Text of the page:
The Postal Wire


Postal News Roundup

USPS Responds to Mailers Op-ed - Response to The Hill op-ed on PRC 10-year review
“While the U.S. Postal Service welcomes constructive dialog surrounding the Postal Regulatory Commission’s (PRC) 10-year review of the pricing system for market-dominant products, we cannot let false and irresponsible claims made by several mailing industry leaders in a recent The Hill op-ed go unchallenged. Although we remain optimistic about our future with continued aggressive management and legislative and regulatory reform, the Postal Service is not currently “in good financial shape,” despite what the authors say.  To the contrary, we continue to face very serious, but solvable, financial challenges. First-Class Mail — our most profitable product — declined by 36 percent since 2007 and is expected to continue to decline as a result of divergence to digital communications and the increase in online transactions…” 

Linn's Stamp News: U.S. Postal Service pushing PRC to lift 10-year cap on stamp price increases
“If you think that Postmaster General Megan Brennan has a difficult job trying to convince Congress to help the financially struggling United States Postal Service, you’re right. But that’s only one of the fights that the nation’s 74th postal chief is facing. Brennan’s other, less-known struggle could be just as difficult. She is trying to convince the four-member Postal Regulatory Commission to remove a 10-year-old price cap that limits the size of stamp price increases to no more than the rate of inflation…That’s proven not to be enough to keep the nation’s mail system from running huge deficits, the Postal Service argued in a March 20 filing with the commission. ‘The price cap has failed to achieve most or all of the statutory objectives,’ concluded the 224-page filing…” Cluster boxes - Neighbor disgruntled that nearby home gets mail deliver, but they don’t
“… Taylor said even though her new home was built in an already established neighborhood, the USPS said it could not deliver to her. It make matter worse, she said she sees mail trucks cruising through her subdivision every day. Taylor said she was told they won't deliver to new construction houses because they are supposed to have a cluster box. USPS spokesperson Freda Sauter confirmed that cluster boxes should be installed by the developer. Each year they add new delivery addresses which has a major impact to their costs, Sauter said. ‘The Postal Service does not receive tax dollars to fund its operations,’ Sauter said. ‘We have an obligation to the public to use the most efficient and effective means of delivery to keep costs down. Centralized Service is our most efficient delivery method.’”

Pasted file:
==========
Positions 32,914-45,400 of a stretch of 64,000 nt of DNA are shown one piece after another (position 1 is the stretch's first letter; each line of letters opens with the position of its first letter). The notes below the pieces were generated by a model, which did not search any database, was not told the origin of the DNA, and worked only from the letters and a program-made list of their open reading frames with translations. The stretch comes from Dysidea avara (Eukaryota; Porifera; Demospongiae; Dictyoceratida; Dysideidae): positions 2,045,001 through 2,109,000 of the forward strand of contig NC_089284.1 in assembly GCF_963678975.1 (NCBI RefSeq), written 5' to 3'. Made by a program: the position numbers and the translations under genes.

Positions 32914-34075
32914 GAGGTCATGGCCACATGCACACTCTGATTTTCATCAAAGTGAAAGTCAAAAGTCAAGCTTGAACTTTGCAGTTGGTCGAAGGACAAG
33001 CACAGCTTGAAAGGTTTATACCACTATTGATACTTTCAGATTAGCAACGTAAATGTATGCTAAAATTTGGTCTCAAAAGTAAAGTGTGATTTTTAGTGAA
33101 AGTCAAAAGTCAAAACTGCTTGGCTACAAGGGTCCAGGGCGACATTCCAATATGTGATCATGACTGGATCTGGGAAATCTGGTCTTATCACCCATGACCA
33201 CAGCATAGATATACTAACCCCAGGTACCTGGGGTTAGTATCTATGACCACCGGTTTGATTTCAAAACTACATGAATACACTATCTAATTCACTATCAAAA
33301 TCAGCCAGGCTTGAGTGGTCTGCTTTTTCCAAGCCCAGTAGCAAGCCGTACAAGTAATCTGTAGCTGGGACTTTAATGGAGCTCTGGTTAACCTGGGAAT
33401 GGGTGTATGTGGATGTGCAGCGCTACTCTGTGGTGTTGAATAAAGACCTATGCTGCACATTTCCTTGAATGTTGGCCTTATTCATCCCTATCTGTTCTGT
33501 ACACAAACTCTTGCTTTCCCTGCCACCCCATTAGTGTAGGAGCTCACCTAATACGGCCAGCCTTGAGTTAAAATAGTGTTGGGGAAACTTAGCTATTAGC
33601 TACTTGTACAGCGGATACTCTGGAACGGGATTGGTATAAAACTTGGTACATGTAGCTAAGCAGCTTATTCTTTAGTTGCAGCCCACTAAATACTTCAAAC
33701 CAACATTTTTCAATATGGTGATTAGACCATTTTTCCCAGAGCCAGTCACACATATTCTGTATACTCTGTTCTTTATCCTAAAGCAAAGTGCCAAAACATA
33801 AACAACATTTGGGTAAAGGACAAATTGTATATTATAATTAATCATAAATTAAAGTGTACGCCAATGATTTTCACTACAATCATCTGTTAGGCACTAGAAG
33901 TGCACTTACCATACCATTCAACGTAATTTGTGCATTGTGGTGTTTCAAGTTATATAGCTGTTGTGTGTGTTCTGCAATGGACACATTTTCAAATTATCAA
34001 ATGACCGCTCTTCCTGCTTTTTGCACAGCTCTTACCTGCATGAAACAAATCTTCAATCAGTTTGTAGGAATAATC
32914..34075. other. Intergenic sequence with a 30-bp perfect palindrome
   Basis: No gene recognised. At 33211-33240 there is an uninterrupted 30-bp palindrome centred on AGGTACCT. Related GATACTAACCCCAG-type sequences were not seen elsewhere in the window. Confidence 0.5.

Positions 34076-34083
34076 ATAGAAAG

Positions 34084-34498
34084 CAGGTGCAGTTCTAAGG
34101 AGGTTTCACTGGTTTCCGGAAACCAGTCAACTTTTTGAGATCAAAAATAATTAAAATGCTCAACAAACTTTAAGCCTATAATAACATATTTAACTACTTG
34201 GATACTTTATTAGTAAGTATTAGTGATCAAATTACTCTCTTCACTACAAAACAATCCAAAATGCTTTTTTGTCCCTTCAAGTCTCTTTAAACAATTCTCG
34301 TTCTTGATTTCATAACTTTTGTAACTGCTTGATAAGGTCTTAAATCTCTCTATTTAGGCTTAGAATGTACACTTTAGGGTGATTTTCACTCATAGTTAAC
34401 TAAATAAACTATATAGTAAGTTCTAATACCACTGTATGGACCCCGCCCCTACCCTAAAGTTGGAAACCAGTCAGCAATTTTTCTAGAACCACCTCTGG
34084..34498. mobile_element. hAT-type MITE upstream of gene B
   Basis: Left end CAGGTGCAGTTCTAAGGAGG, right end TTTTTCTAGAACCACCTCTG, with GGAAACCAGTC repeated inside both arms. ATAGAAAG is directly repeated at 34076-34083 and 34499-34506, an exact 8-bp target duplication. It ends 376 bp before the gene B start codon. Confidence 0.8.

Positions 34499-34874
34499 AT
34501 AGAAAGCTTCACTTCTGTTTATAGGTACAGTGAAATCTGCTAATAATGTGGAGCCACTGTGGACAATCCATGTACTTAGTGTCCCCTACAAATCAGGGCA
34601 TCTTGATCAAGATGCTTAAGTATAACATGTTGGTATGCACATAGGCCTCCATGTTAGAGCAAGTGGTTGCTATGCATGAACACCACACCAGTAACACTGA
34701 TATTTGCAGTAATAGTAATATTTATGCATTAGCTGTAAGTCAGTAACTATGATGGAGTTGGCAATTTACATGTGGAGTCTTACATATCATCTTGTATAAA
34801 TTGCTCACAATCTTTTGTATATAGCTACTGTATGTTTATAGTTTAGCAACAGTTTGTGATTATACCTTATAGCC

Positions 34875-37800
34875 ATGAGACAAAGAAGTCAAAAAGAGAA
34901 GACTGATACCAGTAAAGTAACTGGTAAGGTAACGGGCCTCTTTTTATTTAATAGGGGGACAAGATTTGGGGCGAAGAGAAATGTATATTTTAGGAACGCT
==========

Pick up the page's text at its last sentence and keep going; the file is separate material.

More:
The Street: Amazon Gives First Sneak Peek of Its U.S. Drone Delivery Service
“Amazon (AMZN)  showed off its drone technology behind Amazon Prime Air to the U.S. public for the first time this week with the help of the FAA. The service is designed to deliver packages weighing up to five pounds in 30 minutes or less by small drones flying at speeds of 50 mph.  The drone was part of the company's first public demonstration of the technology at Amazon's MARS (machine learning, automation, robotics and space exploration) robotics conference in Palm Springs, California on Monday. The drone delivered a box of sunscreen bottles to a target square. After the package was removed from the drone, it flew away…” 

Huffington Post: Bernie Sanders, Top Progressives Announce New ‘Medicare For All’ Push
“WASHINGTON ― In the wake of the Republican failure to repeal the Affordable Care Act on Friday, leading figures in the progressive wing of the Democratic Party are rallying behind a single-payer health insurance and a raft of other bold reforms. These lawmakers and grassroots leaders have long believed that the problems plaguing the Affordable Care Act, also known as Obamacare, are rooted in the original health care law’s attempt to accommodate, rather than gradually replace, the private, for-profit health insurance system. Now that efforts to eliminate the law wholesale are effectively dead, they are again arguing that the best way to improve the country’s health care system is to confront the power of corporate health care provider more directly…”

CNN Money: U.S. workers face higher risk of being replaced by robots. Here’s why.
“Millions of workers around the world are at risk of losing their jobs to robots -- but Americans should be particularly worried. Thirty-eight percent of jobs in the U.S. are at high risk of being replaced by robots and artificial intelligence over the next 15 years, according to a new report by PwC. Meanwhile, only 30% of jobs in the U.K. are similarly endangered. The same level of risk applies to only 21% of positions in Japan. The U.S. and U.K. labor markets are both dominated by services jobs, and roughly the same share of workers are employed in key sectors including finance, transportation, education, manufacturing and food services. But PwC found major differences in the nature of the work done within these sectors that explains why more U.S. jobs are at risk…”